The Jisc-HESA Heidi lab project has brought professionals from a range of universities together to create dashboards for the sector’s new Heidi Plus business intelligence (BI) service. Anne Buckle, who took a leading role in one project team, highlights some of the benefits of this model of collaboration.
We all know how important efficiency is to higher education, particularly in the current climate. But what happens when you reach the limits of reasonable efficiencies within your own institution?
Collaborative models of working across the sector are a great way to gain efficiencies through shared resources and expertise. They can present opportunities for real step changes in effectiveness and value for money.
Jisc’s Heidi Lab, part of a joint Jisc-HESA BI project, is a perfect example of how to develop cross-sector collaborative working to address specific issues but also add value to institutions and generate sector-wide efficiencies.
About Heidi Lab
The project brings together staff from different institutions to work in teams on developing sector-wide solutions. Using the ‘agile’ development methodology, each team develops prototypes in a short timespan – one day per week over 3 months – which, if successful, will be taken on for further development and rollout by HESA, Jisc or others.
The project began in Autumn 2015, and prototype solutions have already been produced through two development cycles that will save each UK higher education institution staff time several magnitudes greater than that being committed to the project. And on a recurrent basis to boot!
As ‘product owner’ for a second cycle team, I was at a showcase event in London to see the solutions developed by cycle 1 teams. The range of problems being tackled was extensive and the proof-of-concept solutions being presented were impressive, to say the least.
I was personally able to identify potential savings of a couple of hundred staff hours at my own institution alone, and a huge saving in opportunity cost as a result. Multiply that across the sector and you start to see the scale of the potential on offer!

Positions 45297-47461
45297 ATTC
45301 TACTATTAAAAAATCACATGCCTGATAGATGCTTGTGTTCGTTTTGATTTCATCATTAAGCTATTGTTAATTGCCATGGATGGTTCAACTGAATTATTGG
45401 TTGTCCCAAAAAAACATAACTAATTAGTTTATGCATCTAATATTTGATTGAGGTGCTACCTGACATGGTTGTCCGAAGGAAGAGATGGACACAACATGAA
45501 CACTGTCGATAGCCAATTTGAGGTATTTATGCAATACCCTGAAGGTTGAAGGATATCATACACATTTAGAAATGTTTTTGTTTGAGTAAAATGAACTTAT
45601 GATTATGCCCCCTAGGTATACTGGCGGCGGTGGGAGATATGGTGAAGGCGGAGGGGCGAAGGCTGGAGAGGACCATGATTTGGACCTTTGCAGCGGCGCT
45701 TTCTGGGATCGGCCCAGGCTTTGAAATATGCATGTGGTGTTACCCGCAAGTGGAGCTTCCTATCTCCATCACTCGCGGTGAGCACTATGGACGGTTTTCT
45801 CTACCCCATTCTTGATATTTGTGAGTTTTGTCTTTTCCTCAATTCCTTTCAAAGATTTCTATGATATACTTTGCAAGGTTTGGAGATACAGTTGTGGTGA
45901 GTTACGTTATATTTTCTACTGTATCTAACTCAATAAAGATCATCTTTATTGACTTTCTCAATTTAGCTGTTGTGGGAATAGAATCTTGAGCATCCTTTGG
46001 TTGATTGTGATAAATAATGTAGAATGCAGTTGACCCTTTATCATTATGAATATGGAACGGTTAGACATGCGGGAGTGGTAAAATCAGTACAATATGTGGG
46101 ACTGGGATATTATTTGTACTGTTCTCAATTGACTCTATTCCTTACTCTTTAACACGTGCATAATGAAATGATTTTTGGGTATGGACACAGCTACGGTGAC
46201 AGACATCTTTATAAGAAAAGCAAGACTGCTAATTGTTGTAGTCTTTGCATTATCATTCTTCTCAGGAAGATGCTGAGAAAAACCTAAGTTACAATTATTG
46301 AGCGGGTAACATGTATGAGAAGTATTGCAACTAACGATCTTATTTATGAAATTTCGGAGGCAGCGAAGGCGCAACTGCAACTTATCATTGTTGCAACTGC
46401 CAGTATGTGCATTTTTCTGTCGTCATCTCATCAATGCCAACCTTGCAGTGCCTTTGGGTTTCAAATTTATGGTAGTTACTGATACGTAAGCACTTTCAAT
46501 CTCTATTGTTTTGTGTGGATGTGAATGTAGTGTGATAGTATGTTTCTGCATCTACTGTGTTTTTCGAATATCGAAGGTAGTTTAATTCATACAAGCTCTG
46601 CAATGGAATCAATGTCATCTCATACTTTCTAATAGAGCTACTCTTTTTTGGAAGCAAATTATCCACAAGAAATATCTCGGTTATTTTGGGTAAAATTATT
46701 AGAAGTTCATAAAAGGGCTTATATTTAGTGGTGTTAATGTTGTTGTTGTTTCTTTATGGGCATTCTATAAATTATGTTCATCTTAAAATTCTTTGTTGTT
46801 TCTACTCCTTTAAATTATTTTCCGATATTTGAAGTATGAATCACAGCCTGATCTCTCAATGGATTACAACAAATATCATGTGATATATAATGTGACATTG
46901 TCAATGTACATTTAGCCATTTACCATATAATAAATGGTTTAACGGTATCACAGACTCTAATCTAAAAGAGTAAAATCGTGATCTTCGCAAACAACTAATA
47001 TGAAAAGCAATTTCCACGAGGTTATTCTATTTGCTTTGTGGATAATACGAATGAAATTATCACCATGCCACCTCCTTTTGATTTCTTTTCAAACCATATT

Experiences of cycle two
My own team, comprising staff from Aberdeen, Birmingham City, Greenwich, Northumbria, Southampton Solent and Sunderland universities, along with Jisc colleagues, began working together in February and presented our prototypes at a second showcase in June.
We focused on building an evidence base to support strategic decision making and curriculum design, and offering intelligence insights and tools for analysis of factors impacting on student retention, progression and achievement.
By June, we had a set of fully functional BI dashboards which, if rolled out via HESA, will help institutions compare their provision to that of competitors, and to examine correlations between aspects of curriculum design and student success factors. The level of detail available via these dashboards is something not readily accessible to individual institutions, and by combining often difficult to access data sources, we are able to offer powerful and meaningful insights which will add value and agility across the sector.
Benefits of involvement
At the most pragmatic level, all of the team now have experience of working with agile, something which I’m sure we’ll use in future. For the development members of the team, they also had chance to gain or improve skills in the technologies and software being used.
On a more cerebral level, the opportunity to work on developments which have potential sector-wide impact has been hugely rewarding for all of us. And even if our dashboards aren’t rolled out, those involved in the project now have the ability, confidence and acumen to develop similar solutions for their own institutions.
Consideration is now being given to taking the project forward longer-term, but support from the sector could make a huge difference to our ability to capitalise on these early successes.
It is already apparent from my experience of Heidi Lab that the longer this model of collaboration continues and the degree of expertise increases, the greater the benefits we all reap. Within my own team, I could feel the pace of innovation and development speed up exponentially over the three months we worked together and it’s clear to me that longer-term collaboration, if structured correctly, has the potential to increase return on investment significantly.
In order for the impact to be as wide-reaching and lasting as possible, it requires the sector to embrace this way of working and to commit to continued time and investment. Institutions need to be willing to routinely look outside their own walls (and allow staff to do the same) in a more collaborative and creative way: if such a commitment is made, the potential for improving efficiency and real business intelligence across the whole sector is inestimable.